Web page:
Guest Post by Rebecca Shelley
I went skydiving once. It was a thrilling experience, one I hope to get the chance to do again soon. Ever since then, one moment of the whole experience has stuck out in my mind, that is the moment I stepped up to the open door on the airplane and looked down at the ground so many thousands of feet below me.
The wind whipped my face, stinging my cheeks, and my stomach dropped to my toes. I knew I had to jump, but every instinct screamed that I should not. My instinct for self preservation had kicked in, and if I had listened, I would have missed out on one of the most exciting adventures of my life.
Fortunately I was jumping in tandem with an instructor, which means our harnesses were hooked together. He didn’t hesitate, so I couldn’t hesitate either. Together, we thrust ourselves from the plane and fell.
If you’re a writer you’ve probably experienced something similar to that moment before I jumped out of the plane—the stomach-dropping moment of opening a new file and facing the blank page. Even if you’re an experienced writer like I am and have faced that same blank page every morning for thirty years, there is still that flash moment of uncertainty. The desire for self preservation that makes you hesitate, wondering am I good enough, can I put into words the story that is swirling in my mind, what will my readers think of this, what will the reviewers or the critics say?
I’m sorry to say this moment of consternation that comes with the blank page doesn’t go away over time, the more things you published even, the more this feeling can intensify. It feels like so much is at stake and it would take almost inhuman courage to just get writing. If you’re feeling this way, it may (or may not) help to know the feeling is normal. Here’s what I do to combat it.
Jump. Stop staring at the blank page, stop taking in the dizzying height and jump. When you first open the blank page, jump into writing as fast as you can. When I first start writing in the morning, I put my hands on the keyboard and start typing whatever comes into my head, which usually turns out to be a selfish rant about everything bugging my in my life for example:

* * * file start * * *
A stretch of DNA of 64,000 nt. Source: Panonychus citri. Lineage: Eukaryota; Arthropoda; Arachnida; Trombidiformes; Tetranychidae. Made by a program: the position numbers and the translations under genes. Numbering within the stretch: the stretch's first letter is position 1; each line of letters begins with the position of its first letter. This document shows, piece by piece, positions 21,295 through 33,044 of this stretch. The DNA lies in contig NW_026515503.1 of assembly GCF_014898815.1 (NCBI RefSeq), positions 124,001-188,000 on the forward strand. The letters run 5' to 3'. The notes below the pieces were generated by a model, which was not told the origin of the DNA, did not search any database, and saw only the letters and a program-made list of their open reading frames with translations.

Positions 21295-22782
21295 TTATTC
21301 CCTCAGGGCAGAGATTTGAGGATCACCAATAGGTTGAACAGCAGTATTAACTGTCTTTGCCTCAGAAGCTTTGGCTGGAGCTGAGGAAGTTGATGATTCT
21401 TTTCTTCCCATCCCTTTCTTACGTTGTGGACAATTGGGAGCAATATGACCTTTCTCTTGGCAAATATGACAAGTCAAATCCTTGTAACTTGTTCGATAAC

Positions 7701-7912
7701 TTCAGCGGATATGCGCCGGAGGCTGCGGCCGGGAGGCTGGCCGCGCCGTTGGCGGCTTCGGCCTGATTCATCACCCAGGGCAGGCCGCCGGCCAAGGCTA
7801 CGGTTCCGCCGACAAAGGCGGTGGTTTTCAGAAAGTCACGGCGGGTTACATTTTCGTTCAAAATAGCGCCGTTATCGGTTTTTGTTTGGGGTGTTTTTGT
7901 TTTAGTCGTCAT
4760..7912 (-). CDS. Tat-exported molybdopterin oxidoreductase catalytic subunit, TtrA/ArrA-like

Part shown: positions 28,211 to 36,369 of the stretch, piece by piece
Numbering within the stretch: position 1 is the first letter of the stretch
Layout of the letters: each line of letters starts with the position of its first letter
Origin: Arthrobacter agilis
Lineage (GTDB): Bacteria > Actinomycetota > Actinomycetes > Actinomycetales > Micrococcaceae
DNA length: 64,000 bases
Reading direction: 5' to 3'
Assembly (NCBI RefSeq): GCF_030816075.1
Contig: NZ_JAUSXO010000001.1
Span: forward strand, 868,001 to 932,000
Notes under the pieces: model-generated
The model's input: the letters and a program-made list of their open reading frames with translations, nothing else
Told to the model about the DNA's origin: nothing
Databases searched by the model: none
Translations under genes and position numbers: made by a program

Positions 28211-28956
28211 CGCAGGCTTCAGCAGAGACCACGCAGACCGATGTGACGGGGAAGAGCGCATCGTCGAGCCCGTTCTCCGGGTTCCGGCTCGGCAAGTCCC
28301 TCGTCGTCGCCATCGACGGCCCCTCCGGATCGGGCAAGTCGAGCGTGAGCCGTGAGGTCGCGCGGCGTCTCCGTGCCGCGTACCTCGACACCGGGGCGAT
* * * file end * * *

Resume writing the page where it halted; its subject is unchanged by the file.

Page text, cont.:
(My carpet is terrible, I need new carpet, and paint and furniture, my stove won’t even work. I don’t dare let people come to my house until I can get it all fixed up but I don’t have money for that because all the money goes to pay school fees and medical stuff and car repairs ack. I can’t even deal with the money issue right now and I really really hate my carpet.)
My initial jump onto the page completely ignores spelling and punctuation. All I’m doing is jumping, getting my hands moving on the computer keys.
Then gradually as I type I run out of things to rant about and can start typing my feelings and impressions about the book I’m working on or about to work on. Random ideas about character, things I think I need to go back and change, how I want the scene to go. Words I might want to use in describing the setting.
At this point I’ve already jumped out of the plane and experienced free fall. Now, I pull the chute and it opens, slowing my descent. By writing about the book or scene, I’m creating a parachute which I can control and steer toward the landing spot on the ground.
That landing spot, the place where my feet touch ground, is the point where I’m fully engaged in the point of view of the character in the scene I’m working on. I’ve left behind my real life and all its problems as I fell and worked my way into the life and problems of my character and am ready to live the book I’m writing.
So here’s my challenge to myself and everyone out there facing the blank page. Jump!
For those of you who take my challenge, I’m offering a free copy of my latest ebook Wings and the White Horse. Just email me at rebeccashelley at rebeccashelley dot com with your jump story, and I’ll give you a coupon code for the book.
Ode to a Blank Page
By Rebecca Shelley
Clean and White
Unsmudged by ink and its offenses
You stare at me
I stare at you
Eye to eye
Daring each other to blink
What muse would thrust the first stroke of words?
What writer would dare to pour heart-pumped blood onto the page?
Knowing that no critique can despise the empty white
No reviewer can chastise the unwritten word
I stand on the brink, trembling with uncertainty
And you, oh daunting nemesis, taunt me
Questioning my skill and courage
With the weight of Atlas on my fingers
I reach for the keyboard and strike
Rebecca Shelley is the author of over 27 books, including the best selling Smartboys Club series, and the beloved Dragonbound series. Her latest book, Wings and the White Horse, celebrates her love of flying.
After her father dies, Jolain Thomas must decide whether to pursue the career her father set out for her or follow her lifelong dream to become a professional pilot. Gathering her courage, she chooses her dream but falls into the clutches of a desperate kidnapper. Now she must battle her fears and fly through a dangerous storm if she is to survive and save the kidnapped baby.
Includes a bonus short story, “Magic Works,” in which a line of magical housecleaning products causes mayhem.